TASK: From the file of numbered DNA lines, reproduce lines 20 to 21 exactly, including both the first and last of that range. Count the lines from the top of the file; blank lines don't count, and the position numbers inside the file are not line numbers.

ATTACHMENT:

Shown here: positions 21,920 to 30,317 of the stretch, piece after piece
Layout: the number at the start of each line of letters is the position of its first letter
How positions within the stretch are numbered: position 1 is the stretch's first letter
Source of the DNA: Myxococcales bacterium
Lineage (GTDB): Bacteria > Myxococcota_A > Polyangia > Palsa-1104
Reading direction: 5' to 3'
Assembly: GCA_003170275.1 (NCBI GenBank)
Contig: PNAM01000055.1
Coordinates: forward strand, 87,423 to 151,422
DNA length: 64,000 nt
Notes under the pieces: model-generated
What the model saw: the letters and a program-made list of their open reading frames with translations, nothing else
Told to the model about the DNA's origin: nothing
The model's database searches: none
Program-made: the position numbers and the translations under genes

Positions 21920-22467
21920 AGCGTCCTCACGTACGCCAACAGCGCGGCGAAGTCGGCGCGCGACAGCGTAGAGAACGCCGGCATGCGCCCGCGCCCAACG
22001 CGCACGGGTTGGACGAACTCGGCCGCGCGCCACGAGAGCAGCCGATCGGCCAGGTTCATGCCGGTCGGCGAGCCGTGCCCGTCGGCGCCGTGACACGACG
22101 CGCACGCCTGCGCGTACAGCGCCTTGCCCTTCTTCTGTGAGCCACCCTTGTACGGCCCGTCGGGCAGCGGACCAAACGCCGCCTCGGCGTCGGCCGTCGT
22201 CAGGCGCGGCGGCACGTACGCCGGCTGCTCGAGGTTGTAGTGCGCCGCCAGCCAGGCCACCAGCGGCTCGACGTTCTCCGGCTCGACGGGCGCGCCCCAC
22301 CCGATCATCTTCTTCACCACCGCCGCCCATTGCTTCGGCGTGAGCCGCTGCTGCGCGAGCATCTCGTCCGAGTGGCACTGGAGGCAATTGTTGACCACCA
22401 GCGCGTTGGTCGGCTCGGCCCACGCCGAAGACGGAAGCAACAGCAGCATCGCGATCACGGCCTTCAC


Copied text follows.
22201 CAGGCGCGGCGGCACGTACGCCGGCTGCTCGAGGTTGTAGTGCGCCGCCAGCCAGGCCACCAGCGGCTCGACGTTCTCCGGCTCGACGGGCGCGCCCCAC
22301 CCGATCATCTTCTTCACCACCGCCGCCCATTGCTTCGGCGTGAGCCGCTGCTGCGCGAGCATCTCGTCCGAGTGGCACTGGAGGCAATTGTTGACCACCA